BERLIN – Europe is taking a big step toward a new normality as many countries open borders to fellow Europeans after three months of coronavirus lockdowns — but even though Europeans love their summer vacations, it's not clear how many are ready to travel again.
Tourists from the U.S., Asia, Latin America and the Middle East will just have to wait for now. Europe is expected to start opening up to some visitors from elsewhere next month, but details remain unclear.
The European Union home affairs commissioner, Ylva Johansson, told member nations last week that they “should open up as soon as possible" and suggested Monday was a good date.
Many countries are doing just that, allowing travel from the EU, Britain and the rest of Europe’s usually passport-free Schengen travel area, which includes non-EU countries like Switzerland.
Europe’s reopening won’t be a repeat of the chaotic free-for-all in March when panicked, uncoordinated border closures caused traffic jams that stretched for miles. Still, it’s a complicated, shifting patchwork of different rules. And although tourist regions are desperately counting on them, a lot of Europeans may decide to stay close to home this summer.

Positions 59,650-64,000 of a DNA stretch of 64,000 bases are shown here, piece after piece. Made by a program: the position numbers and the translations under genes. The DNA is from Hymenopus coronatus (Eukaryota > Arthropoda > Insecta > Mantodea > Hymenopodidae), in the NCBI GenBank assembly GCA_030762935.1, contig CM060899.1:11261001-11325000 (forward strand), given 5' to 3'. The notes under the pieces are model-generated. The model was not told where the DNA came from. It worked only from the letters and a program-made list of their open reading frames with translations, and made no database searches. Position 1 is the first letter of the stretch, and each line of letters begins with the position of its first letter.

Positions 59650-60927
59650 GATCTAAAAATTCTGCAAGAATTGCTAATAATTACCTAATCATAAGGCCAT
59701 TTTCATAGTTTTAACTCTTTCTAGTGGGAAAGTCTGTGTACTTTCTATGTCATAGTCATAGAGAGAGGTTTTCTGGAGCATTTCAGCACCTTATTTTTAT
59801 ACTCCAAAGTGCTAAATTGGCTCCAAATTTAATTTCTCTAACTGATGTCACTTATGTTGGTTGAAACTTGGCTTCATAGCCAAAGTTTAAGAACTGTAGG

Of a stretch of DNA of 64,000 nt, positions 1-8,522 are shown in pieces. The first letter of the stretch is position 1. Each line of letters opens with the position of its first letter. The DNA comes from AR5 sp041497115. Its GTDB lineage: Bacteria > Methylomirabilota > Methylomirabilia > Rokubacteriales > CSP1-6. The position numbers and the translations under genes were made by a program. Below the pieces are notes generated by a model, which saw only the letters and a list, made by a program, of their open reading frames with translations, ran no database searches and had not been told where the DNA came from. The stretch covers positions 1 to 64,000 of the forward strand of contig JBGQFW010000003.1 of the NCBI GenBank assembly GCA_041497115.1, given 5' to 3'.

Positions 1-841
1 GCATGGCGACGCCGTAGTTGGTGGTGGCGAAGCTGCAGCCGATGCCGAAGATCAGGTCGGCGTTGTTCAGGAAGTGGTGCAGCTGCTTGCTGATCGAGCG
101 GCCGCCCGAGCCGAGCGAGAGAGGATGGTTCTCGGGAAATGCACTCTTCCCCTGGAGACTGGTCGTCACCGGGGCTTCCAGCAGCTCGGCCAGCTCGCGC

That's something tourism-dependent Mediterranean countries such as Greece are keen to avoid. Prime Minister Kyriakos Mitsotakis acknowledged Saturday that “a lot will depend on whether people feel comfortable to travel and whether we can project Greece as a safe destination.”
Greece has emphasized its handling of its outbreak, which saw only 183 deaths. Overall, Europe has seen more than 182,000 virus-linked deaths this year, according to a tally by Johns Hopkins University that also shows Europe has had 2.04 million of the world's 7.8 million infections.
Hard-hit Spain, which on Sunday moved forward its opening to European travelers by 10 days to June 21, is allowing thousands of Germans to fly to its Balearic Islands for a trial run starting Monday — waiving its 14-day quarantine for the group.